Who Goes Home, 1984

“A romance based on the life of Benjamin Disraeli”

The title of the play written by Val comes from the shout by policemen each night when the House of Commons rises, throughout the Palace of Westminster “Who goes home?”, a relic of the days when Members of Parliament were escorted safely to their beds.  Val obtained special  permission to be allowed to quote passages from Disraeli’s own letters which she was able to weave into the script of the play.

Performance dates were Wednesday 28th – Friday 30th November and Saturday 1st December 1984, and the following week 4th – 8th December. Being so well received by our appreciative audiences, we repeated the show ten years later and, being suckers for punishment, that second production took another whole lot of planning and rehearsal scheduling for the huge cast and crew (over 30 of us!)


Synopsis of Who Goes Home?

Disraeli recalls his first meeting with Mary Anne Wyndham Lewis at a soiree at Bulwer Lytton’s house on 27 April 1832.  She was 12 years his senior and was married to one of his parliamentary colleagues, Wyndham Lewis.

In his words: “I was introduced by particular desire to Mrs Wyndham Lewis, a pretty little woman, a flirt and a rattle, indeed gifted with volubility I should think unequalled and of which I can convey no idea. She told me she liked silent, melancholy men. I answered that I had no doubt of it.” 

Recognising the talent and apparent genius of the flamboyant and extraordinary young man Disraeli, Mary Ann uses her husband’s influence to help to secure for him a seat in parliament – the start of his colourful, controversial but brilliant career.

Upon the death of Wyndham Lewis, Disraeli proposes marriage to Mary Ann whose friends impress upon her their age difference and the fact that Disraeli is looking to prosper with her wealth and influence.  She eventually rejects his proposal but then is so lovelorn she finally and joyfully relents.   When they married in 1839 (although largely for Disraeli’s financial convenience) to everyone’s surprise they fell in love and it was an extremely happy union.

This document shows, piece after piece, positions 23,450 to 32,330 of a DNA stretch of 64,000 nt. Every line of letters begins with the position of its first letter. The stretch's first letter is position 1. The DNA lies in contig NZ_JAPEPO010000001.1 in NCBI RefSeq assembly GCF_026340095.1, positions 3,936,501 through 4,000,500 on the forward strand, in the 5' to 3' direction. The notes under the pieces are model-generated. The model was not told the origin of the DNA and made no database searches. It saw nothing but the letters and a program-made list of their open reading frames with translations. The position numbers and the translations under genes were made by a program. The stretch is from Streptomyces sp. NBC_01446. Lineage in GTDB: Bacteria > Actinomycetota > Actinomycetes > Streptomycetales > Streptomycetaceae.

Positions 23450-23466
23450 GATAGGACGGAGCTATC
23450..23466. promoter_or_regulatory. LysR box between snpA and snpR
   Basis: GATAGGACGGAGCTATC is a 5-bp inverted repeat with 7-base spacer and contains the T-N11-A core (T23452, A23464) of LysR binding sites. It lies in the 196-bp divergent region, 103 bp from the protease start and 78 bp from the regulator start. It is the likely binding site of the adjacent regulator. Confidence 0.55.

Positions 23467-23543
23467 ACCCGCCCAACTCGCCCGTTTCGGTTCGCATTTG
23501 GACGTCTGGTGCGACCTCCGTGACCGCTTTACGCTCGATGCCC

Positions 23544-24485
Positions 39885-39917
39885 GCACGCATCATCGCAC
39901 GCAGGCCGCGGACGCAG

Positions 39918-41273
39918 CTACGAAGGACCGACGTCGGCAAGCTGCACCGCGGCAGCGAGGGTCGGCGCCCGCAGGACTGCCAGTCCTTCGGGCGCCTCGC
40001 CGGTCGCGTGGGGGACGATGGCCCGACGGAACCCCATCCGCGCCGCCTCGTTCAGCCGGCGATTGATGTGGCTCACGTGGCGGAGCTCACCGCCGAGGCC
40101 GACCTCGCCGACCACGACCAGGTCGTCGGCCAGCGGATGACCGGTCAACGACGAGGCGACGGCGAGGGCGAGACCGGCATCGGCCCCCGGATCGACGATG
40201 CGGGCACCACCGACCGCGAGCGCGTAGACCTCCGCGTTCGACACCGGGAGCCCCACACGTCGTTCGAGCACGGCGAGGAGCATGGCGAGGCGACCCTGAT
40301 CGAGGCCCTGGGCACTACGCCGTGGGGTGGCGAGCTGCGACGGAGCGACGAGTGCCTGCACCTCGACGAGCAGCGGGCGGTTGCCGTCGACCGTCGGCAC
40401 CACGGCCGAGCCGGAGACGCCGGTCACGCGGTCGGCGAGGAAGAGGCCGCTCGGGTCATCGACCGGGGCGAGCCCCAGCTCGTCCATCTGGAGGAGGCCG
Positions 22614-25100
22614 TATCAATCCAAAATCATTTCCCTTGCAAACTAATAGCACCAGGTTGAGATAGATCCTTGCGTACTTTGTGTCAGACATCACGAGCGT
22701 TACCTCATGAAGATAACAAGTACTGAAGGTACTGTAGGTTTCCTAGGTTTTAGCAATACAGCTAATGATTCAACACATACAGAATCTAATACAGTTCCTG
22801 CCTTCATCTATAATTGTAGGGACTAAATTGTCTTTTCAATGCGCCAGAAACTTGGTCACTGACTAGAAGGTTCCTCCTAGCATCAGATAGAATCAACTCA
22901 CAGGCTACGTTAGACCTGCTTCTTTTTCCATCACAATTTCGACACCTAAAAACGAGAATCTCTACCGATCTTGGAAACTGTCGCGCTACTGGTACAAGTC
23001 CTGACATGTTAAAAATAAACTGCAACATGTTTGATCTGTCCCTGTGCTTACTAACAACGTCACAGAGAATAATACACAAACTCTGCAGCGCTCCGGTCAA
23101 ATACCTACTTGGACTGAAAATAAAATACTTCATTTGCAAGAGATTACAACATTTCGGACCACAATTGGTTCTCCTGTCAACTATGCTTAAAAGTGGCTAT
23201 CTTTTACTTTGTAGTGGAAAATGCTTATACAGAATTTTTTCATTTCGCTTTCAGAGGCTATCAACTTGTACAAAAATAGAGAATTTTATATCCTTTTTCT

Established as a name in politics, with his beloved Mary Ann as his ‘guiding angel’ Disraeli – known familiarly as “Dizzy” – strives against dramatic setbacks to attain his ultimate goal.  Disraeli reigns in triumph as Queen Victoria’s favourite and in the last poignant scene of the play as Dizzy is gently drifting away to his final rest, his private secretary Monty Cory takes up the narrative as the great man dies.


Benjamin Disraeli   ……   Peter Buckman

Monty Corry (Private Secretary)   ……   Neil Canning

Mary Ann   ……   Jackie Finlay

Count D’Orsay   ……   Andy Gutteridge

Edward Bulwer-Lytton   ……   David Hoad

Captain Neal   ……   Grant Duckett

Rosina Bulwer-Lytton   ……   Jill Edwards

William Ewart Gladstone   ……   Bruce Finlay

Lord Carrington   ……   Ted Shears

Lady Cork   ……   Sue Orchard

Wydham Lewis   ……   Jim Harper

Ladies at the soiree   ……   Lindsay Jacques, Sarah Malcolm

Betsy the maid   ……   Pat Stubbs

Gossiping ladies   ……   Lindsay Jacques, Sue Orchard

Lord Lyndhurst   ……   Grant Duckett

Queen Victoria   ……   Sandra Jacques

Prince Albert   ……  Grant Duckett

Lord Cecil   ……   Ted Shears

Lord Henry   ……   Andy Gutteridge

Mrs Gladstone   ……   Jill Edwards

Lady Sophie   ……   Sarah Malcolm

Lady Harriet   ……   Lindsay Jacques

Lucas the gardener   ……   Ted Shears

Dr Kydd   ……   Jim Harper

Footmen:   ……   Dave Bushrod, Cliff Denton, Steve Coles


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Such was the great success of this huge production (no less than 27 actors) that ten years later we quite willingly put it on once again (dark mutterings of ‘masochists’ from some quarters . . .) where, for its second airing, it played not only to packed houses but Fred had quite an impressive waiting list.